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To helmet or not to helmet

As an older guy, it's hard for me to believe how many years I went w/o a helmet.

I would never do so now. My LAS is very nice & comfy, and (summers, at least) it also adds some UV protection for someone w/thinning hair. The sweatband-like advantages are also important.
 
What i don`t do is use scare tactics or examples of individual people dying to emphasize my point, when there are countless examples of people dying when it wouldn`t have made any difference. [...]
As you recognise, simontwosheds, it's about risk management. And there's still a lot of debate.

There was no debate about smoking in the 'old' days. It was cool; a form of self-expression. Then there was debate. Then the science matured sufficiently to prove that it is astonishingly harmful. Many of us may know someone who smoked 40 a day and lived a long, apparently healthy life. But the fact remains that 50% of smokers will die from smoking-related causes.

The images FarEast posted are from a campaign by the Asia Injury Prevention Foundation – a non-profit organization working towards reducing the number of traffic fatalities in developing Asian countries, starting in Vietnam. The National Helmet Wearing Campaign was started in Vietnam, June 2007.

The target in this case is the dumb excuses people use for not wearing a helmet. "...it ruins my hair" etc.

I don't know whether the campaign has made any difference in Vietnam. I wish I could find some higher-res images to copy and translate into Japanese. Sometimes shock tactics are what you need, in some markets. And sometimes shock tactics are counter-productive.

There were also television commercials as part of the same campaign. e.g. http://www.youtube.com/watch?v=7TpWG2GD20c

If such a campaign makes ONE person think about what they do and, on as a result of new information, decide to ride/drive/wear more safely, then it's worth ten or a hundred folks getting red faces and trumpeting and blustering that they don't like their personal freedom being questioned or oppressed.

Or suggest that if i wear a helmet and stick to the rules of the road that i'll be just fine.
Must have missed that bit.
Or adopt a fascist attitude towards it, it makes cycling seem like an exceptionally dangerous activity.
So how about a new one: "I always wear a helmet; not because you tell me I should, but because I want to."

I sort-of run a sort-of bike club. Fairly anarchic. Sometimes we do some irresponsible things. But anyone turns up without a helmet and they are disinvited from the ride.
 
I always wear a helmet when cycling, and recommend that others do the same, it makes sense, but it`s only a small part of the picture. Btw, I just bought the new Specialized Prevail, which is a joy to wear.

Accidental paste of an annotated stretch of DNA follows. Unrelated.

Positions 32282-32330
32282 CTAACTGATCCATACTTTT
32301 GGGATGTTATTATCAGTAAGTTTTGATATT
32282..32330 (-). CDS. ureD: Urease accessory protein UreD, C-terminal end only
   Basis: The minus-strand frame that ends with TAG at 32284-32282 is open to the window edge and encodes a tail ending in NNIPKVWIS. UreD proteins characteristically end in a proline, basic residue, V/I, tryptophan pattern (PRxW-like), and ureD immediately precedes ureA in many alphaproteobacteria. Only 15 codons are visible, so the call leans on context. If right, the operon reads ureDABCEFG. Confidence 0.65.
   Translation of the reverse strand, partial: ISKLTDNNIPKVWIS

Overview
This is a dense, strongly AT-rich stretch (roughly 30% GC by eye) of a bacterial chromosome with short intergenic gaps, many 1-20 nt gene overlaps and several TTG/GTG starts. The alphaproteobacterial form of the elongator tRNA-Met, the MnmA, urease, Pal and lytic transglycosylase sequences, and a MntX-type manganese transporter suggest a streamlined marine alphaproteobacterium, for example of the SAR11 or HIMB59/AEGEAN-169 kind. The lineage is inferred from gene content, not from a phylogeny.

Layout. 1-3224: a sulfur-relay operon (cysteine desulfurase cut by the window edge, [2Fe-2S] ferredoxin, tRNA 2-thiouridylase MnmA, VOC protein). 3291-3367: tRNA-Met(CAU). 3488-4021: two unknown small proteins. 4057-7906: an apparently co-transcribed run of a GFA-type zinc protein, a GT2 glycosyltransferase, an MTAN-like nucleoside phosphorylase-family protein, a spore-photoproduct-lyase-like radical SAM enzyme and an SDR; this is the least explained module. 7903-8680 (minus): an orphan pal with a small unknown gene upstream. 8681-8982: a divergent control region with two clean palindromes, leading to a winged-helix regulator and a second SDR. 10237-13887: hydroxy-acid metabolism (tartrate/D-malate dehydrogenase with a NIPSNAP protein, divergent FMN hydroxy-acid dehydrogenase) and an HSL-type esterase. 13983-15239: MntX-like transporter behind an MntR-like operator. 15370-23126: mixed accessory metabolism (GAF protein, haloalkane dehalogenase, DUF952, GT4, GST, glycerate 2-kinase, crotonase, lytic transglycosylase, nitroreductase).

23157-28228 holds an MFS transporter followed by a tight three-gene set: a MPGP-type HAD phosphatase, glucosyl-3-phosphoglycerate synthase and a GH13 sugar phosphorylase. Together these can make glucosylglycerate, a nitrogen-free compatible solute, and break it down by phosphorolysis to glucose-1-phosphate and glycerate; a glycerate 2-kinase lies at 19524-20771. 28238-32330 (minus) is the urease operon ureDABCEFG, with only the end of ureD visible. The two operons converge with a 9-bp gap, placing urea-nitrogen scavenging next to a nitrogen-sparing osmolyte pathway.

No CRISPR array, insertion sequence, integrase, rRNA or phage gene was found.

What i don`t do is use scare tactics or examples of individual people dying to emphasize my point, when there are countless examples of people dying when it wouldn`t have made any difference. Or suggest that if i wear a helmet and stick to the rules of the road that i`ll be just fine. Or adopt a fascist attitude towards it, it makes cycling seem like an exceptionally dangerous activity. I`m inclined to think that the pics posted by fareast are more likley to put people off cycling altogether, so how would that be good for your health? I also resent the suggestion that a cyclist without a helmet is some sort of reckless moron who deserves a serious head injury, a view clearly propagated by insurance companies.
My dad raced for a number of years when all that was available were the leather `hair-net` type of `protection`. He had no problems although does have a massive scar on his head from a later car crash. So should i wear a helmet whilst driving? or when on public transport? or walking through traffic? or climbing a ladder? etc.
Clearly the premium causes of the death of cyclists is bad driving and bad cycling, so pushing helmets on people is like making you wear a stab vest in rough neighborhoods, in case someone knifes you, rather than dealing with the actual problem.
Just to be clear, i always wear a helmet whilst cycling because i am being responsible for myself, it`s my choice, it`s not because someone says i damn well better, or else, and then shows me a bunch of pictures of head injuries. I also recommend that others wear one, but it`s their choice.
Fareast, is it OK for people to use choice when deciding what risks they expose themselves to? Do you work for an insurance company?

Please be a troll.

I am very good with trolls.
 
Am i a Troll?

Please be a troll.

I am very good with trolls.

Owen,
I`m not sure.
Just wiki`d "troll", since i`ve come across the phrase, but wasn`t sure what it meant.
I`d appreciate your interpretation, if you pls?